HTML email blast marketing has advantages over plain-text because HTML emails are brandable, measurable and more readable for the subscribers, but make sure to obey applicable laws. This is the first article in a three-part series on HTML email that was delivered by CrossComm’s Steve Hong to the Raleigh-Durham Web Design Group in February 2010. You can also download these email blast marketing tips in PDF. Check out MailChimp’s comprehensive how to HTML email marketing guide for a lot of great best practices. We’ve condensed and reorganized many of those HTML email tips to specifically address email list owners.
Prepare email carefully. Don’t be a spammer.
- Avoid being reported as an email spammer because this could prevent your emails from reaching your subscribers. Give your subscribers every reason to open your email.
- Follow the rules of the CAN-SPAM Act of 2003 which essentially tells you not to be deceptive and to let people unsubscribe from your list. You should also list your physical street address. Talk to a lawyer for legal counsel.
- Send only to opt-in lists. Don’t buy lists. Follow the spirit more than the letter of opt-in rules. It’s spam if your subscribers think it is.
- Use double opt-in: customer signs up on your website and receives a confirmation email with a link he or she must click to confirm subscription.
- Provide example emails with your opt-in form to start familiarizing potential subscribers with your email brand and to let them know what to expect.
- Ask people to whitelist your email address in their spam filters.
- Send email regularly to avoid subscribers forgetting about you and marking your email as spam. Be consistent.
- Don’t sell with your subject lines (“GREAT OFFER JUST FOR YOU. HUGE SALE!!!”), just describe.
- Avoid spammy language like bright red text, excessive exclamation points!!!!, ALL-CAPS and spammy words (mortgage, Viagra, click here, limited time, etc.). Check your email’s spam score before you send it with Contactology’s email spam checker.
- Set up email@example.com to accept complaints from ISPs when their members flag you as a spammer.
- Host images on a server instead of sending them as attachments. Be prepared to host those images indefinitely because emails will be reopened well into the future.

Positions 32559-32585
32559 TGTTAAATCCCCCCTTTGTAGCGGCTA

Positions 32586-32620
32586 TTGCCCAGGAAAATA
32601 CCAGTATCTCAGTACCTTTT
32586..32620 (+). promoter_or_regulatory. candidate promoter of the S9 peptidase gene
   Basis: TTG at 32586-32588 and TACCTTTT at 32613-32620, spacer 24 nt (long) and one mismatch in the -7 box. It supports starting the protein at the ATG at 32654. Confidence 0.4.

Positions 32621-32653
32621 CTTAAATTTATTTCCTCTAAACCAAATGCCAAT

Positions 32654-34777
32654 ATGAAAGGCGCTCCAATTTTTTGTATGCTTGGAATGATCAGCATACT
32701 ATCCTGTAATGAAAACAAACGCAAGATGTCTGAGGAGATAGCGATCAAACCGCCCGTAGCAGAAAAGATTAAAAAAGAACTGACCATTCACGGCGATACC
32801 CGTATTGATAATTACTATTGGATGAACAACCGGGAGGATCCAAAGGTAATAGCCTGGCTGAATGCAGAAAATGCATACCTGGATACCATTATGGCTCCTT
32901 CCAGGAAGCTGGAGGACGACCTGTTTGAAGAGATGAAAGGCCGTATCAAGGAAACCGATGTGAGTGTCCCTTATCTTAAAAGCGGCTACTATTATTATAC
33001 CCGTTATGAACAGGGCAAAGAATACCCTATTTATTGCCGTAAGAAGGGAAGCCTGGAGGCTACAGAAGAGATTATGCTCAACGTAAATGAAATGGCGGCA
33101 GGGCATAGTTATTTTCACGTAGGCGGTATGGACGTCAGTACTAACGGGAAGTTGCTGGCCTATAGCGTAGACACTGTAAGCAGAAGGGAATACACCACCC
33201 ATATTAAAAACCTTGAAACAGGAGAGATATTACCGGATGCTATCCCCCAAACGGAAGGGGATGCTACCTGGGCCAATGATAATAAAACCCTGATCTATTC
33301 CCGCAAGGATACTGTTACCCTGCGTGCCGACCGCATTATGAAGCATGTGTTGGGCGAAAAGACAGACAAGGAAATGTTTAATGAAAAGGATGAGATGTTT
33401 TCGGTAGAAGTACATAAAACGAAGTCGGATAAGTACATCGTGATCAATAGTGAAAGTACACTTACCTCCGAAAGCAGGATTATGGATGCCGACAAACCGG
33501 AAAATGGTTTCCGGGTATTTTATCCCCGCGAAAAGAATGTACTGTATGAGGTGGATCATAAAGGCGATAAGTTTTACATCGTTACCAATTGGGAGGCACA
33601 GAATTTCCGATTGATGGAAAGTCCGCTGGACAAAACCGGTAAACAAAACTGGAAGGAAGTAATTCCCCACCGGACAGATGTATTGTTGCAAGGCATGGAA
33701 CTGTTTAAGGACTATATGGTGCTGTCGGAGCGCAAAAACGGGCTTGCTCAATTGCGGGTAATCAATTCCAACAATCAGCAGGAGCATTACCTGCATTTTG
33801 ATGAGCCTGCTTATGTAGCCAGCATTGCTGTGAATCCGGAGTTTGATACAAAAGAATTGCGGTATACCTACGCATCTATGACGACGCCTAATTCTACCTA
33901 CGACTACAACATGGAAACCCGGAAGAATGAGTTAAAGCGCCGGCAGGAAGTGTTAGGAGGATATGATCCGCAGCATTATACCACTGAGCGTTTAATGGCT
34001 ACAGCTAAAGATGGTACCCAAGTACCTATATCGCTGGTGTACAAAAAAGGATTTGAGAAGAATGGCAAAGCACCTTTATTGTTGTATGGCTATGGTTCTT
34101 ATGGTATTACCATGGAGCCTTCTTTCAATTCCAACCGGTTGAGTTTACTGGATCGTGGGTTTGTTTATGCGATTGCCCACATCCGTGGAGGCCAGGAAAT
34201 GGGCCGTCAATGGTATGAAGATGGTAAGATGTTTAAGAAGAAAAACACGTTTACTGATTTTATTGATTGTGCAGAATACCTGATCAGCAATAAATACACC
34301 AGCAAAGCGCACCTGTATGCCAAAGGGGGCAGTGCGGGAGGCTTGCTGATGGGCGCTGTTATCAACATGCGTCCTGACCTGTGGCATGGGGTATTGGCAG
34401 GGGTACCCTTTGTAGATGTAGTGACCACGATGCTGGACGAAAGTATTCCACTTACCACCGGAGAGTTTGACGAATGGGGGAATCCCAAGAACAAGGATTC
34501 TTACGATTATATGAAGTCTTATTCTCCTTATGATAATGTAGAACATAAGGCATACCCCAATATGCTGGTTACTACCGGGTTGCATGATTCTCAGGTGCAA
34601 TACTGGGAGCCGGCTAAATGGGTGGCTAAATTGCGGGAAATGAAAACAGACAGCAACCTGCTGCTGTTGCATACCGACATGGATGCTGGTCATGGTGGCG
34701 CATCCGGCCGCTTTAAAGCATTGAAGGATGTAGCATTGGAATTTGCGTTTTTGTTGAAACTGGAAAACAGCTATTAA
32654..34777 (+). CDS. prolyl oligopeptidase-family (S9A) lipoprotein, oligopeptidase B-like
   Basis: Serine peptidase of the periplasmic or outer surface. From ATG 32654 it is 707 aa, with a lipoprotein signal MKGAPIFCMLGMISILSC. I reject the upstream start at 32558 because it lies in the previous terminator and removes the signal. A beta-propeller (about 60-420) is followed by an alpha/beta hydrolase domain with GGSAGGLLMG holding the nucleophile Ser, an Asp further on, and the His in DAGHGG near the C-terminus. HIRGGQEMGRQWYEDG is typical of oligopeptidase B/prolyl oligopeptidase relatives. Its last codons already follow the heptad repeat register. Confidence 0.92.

- Use an email sending service because you can’t send HTML email from your own desktop email program like Outlook or Apple Mail. It needs to be sent from a server that combines HTML and text versions of an email together. Email services also handle a lot of complicated issues around helping your email pass spam filters. Here are a few companies to consider:
Use email marketing strategically.
- Consider creating multiple lists for different kinds of emails, different audiences and different send frequencies. Don’t send the same email to all 1000 people on your list. Send a different offer to recent customers or people interested in particular subjects.
- Sign up on your own lists so you get your emails just like your subscribers and can see any potential problems.
- Set the reply-to address to a separate account you can check at your leisure. Use a generic account that can be transferred to different employees. You don’t want to get everyone’s vacation away messages at your regular email account. Also check for challenge/response emails to manually get on a subscriber’s whitelist.
- Check your email statistics but expect only about 20% or 30% of subscribers to open your email.
- Test each aspect of your email: subject, links, day of the week, time of day, etc. Consider segmenting your list into test groups to test variations with each segment. Send to one group at 9AM and another at 12PM and see which group opens and clicks more. Test one factor at a time.
- Watch your web analytics and see if your website traffic and conversions improve after emails.
- Coordinate your team to handle traffic and inquiries resulting from emails. Be aware of time zone differences.